18 Things To Know Before You Travel Turkey

18 Things You Should Know about Travelling Turkey

Turkey was one of those countries that had been on my bucket list for ages, but I just seemed never to have been able to make it there.

Coming out of the Middle East however and posed to hit up Europe next, it was the perfect stopgap and I knew my chance had come!

So the decision was made, I packed up my bag from Lebanon, bagged myself a super cheap flight (albeit in the middle of the night) and headed towards Istanbul with a month on my hands to explore this huge country.

Granted it wasn’t enough time (it never is right?), but I did see a large part of this country and feel I’m able to bring you quite a few helpful tips if you want to travel

Because let’s not forgot, this is the perfect travel country – diverse, delightful and mega cheap – I highly suggest ticking Turkey off your bucket list soon too!

And to help you do just that, here’s my list of the 18 things you need to know about travel in Turkey.


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#1 When to Visit Turkey?

Turkey, Pamukkale, Pools

I visited Turkey in May and have to say it was a pretty perfect time of year. September would also be a great option.

Not yet getting the crowds (or humidity) of the high summer season, there will still be plenty of sun around during these months, as well as some great weather for city sightseeing too.

That said, Turkey has a diverse topography and therefore at almost any time of the year you have to be prepared for changeable conditions, especially in the mountains.

As such, I’d definitely advise bringing a rain jacket with you, as well as a sweater and even a scarf and hat.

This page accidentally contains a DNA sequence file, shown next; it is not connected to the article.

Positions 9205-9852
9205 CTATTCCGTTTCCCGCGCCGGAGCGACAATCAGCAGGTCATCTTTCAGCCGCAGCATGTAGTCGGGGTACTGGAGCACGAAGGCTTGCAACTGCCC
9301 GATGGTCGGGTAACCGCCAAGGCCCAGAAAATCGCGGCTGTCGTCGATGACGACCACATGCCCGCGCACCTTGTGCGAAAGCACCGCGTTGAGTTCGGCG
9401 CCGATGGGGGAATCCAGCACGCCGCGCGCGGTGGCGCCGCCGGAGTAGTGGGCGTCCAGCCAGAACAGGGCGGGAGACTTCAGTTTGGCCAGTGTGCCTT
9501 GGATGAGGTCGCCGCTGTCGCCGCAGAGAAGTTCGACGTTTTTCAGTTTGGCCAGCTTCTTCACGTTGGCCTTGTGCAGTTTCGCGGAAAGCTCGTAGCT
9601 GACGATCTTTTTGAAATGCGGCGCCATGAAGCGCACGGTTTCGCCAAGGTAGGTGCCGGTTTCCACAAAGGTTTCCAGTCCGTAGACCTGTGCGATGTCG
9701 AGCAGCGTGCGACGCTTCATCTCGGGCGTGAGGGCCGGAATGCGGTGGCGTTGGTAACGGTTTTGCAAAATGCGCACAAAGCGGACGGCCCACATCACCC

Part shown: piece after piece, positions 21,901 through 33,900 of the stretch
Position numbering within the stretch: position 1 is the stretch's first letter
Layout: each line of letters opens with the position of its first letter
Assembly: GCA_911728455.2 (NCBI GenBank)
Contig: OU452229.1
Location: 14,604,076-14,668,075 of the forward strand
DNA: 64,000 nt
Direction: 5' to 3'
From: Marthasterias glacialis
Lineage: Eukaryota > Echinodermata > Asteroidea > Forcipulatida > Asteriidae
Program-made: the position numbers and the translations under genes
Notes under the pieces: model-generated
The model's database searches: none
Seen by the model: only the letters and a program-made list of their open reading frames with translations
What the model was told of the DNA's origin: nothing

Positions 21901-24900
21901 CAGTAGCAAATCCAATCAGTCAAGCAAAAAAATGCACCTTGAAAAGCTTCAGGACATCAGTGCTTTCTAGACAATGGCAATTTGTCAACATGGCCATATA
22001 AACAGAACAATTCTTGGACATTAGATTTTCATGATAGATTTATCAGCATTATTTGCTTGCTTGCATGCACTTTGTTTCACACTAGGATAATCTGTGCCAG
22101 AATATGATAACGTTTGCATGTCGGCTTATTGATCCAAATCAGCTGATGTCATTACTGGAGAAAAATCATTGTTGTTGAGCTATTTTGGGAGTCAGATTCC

When I was in Cappadocia it was FREEZING at night!

That said the coast was balmy, so definitely bikini, beach dress and sarong for here!

Overall, I’d avoid visiting Turkey during the winter months (November through February) – too cold – and also during the high summer months (June, July and August) when it can be way too hot.


#2 How Long to Spend in Turkey?

Turkey, Cappadocia, Sunset

In case you hadn’t looked at a map already before travelling to Turkey, I’ll give you a heads up… this is a big country!

Spanning the distance between Europe and Asia, this is a country that straddles lots of borders in lots of ways.

Not European, not Asian, not even really Middle Eastern, Turkey is a land unto itself and even within the country there’s a huge amount of difference and diversity.

Personally, I think this makes travelling in Turkey an even richer experience, and from the developed city of Istanbul to the remote Black Sea areas, you really want to give yourself at least a month to do this country justice.

One way to save time is to fly around the country rather than covering big distances overland.

The good news for us budget travellers is that there are many budget airlines operating domestic flights within Turkey and prices can be surprisingly cheap if you book in advance.

I flew from Istanbul to Cappadocia and then onto Izmir, and was delighted to only pay around $35 USD for each leg of this trip – avoiding overnight buses that would have left me feeling wrecked the next day.

As always, I use Skyscanner to get the best deals – including on domestic Turkish flights.


#3 How to Get Around Turkey?

Turkey, Selcuk, Tractor

But of course, buses and trains within Turkey are definitely open to those on a shoestring budget, and from Izmir, I opted to use land transport to get around during the rest of my time in Turkey including to Pamukkale and the Mediterranean coastline.

Turkey’s public transport is surprisingly good and there are multiple connections via most major cities.

Trains are cheap, clean and efficient, and many long-distance bus companies provide refreshment services, charging points and reclining seats, so it’s really not difficult to travel this way.